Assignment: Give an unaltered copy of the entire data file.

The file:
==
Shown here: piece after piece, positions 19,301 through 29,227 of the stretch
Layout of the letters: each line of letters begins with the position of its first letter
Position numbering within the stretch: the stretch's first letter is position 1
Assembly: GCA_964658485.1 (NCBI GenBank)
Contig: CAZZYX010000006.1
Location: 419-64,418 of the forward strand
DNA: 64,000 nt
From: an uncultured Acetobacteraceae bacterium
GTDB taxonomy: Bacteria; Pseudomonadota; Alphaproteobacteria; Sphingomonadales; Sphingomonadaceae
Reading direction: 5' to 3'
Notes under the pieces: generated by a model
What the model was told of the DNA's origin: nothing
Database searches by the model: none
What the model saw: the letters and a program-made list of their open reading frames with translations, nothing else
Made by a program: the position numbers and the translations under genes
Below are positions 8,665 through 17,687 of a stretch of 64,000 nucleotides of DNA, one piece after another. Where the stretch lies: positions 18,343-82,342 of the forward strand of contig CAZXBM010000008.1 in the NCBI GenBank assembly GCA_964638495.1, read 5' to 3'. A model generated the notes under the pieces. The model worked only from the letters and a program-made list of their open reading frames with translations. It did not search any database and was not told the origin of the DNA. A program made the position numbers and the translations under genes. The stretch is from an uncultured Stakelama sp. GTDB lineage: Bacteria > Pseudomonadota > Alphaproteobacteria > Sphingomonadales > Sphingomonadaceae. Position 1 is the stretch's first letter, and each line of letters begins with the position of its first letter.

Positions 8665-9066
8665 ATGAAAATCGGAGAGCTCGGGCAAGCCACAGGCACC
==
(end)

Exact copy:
Shown here: piece after piece, positions 19,301 through 29,227 of the stretch
Layout of the letters: each line of letters begins with the position of its first letter
Position numbering within the stretch: the stretch's first letter is position 1
Assembly: GCA_964658485.1 (NCBI GenBank)
Contig: CAZZYX010000006.1
Location: 419-64,418 of the forward strand
DNA: 64,000 nt
From: an uncultured Acetobacteraceae bacterium
GTDB taxonomy: Bacteria; Pseudomonadota; Alphaproteobacteria; Sphingomonadales; Sphingomonadaceae
Reading direction: 5' to 3'
Notes under the pieces: generated by a model
What the model was told of the DNA's origin: nothing
Database searches by the model: none
What the model saw: the letters and a program-made list of their open reading frames with translations, nothing else
Made by a program: the position numbers and the translations under genes
Below are positions 8,665 through 17,687 of a stretch of 64,000 nucleotides of DNA, one piece after another. Where the stretch lies: positions 18,343-82,342 of the forward strand of contig CAZXBM010000008.1 in the NCBI GenBank assembly GCA_964638495.1, read 5' to 3'. A model generated the notes under the pieces. The model worked only from the letters and a program-made list of their open reading frames with translations. It did not search any database and was not told the origin of the DNA. A program made the position numbers and the translations under genes. The stretch is from an uncultured Stakelama sp. GTDB lineage: Bacteria > Pseudomonadota > Alphaproteobacteria > Sphingomonadales > Sphingomonadaceae. Position 1 is the stretch's first letter, and each line of letters begins with the position of its first letter.

Positions 8665-9066
8665 ATGAAAATCGGAGAGCTCGGGCAAGCCACAGGCACC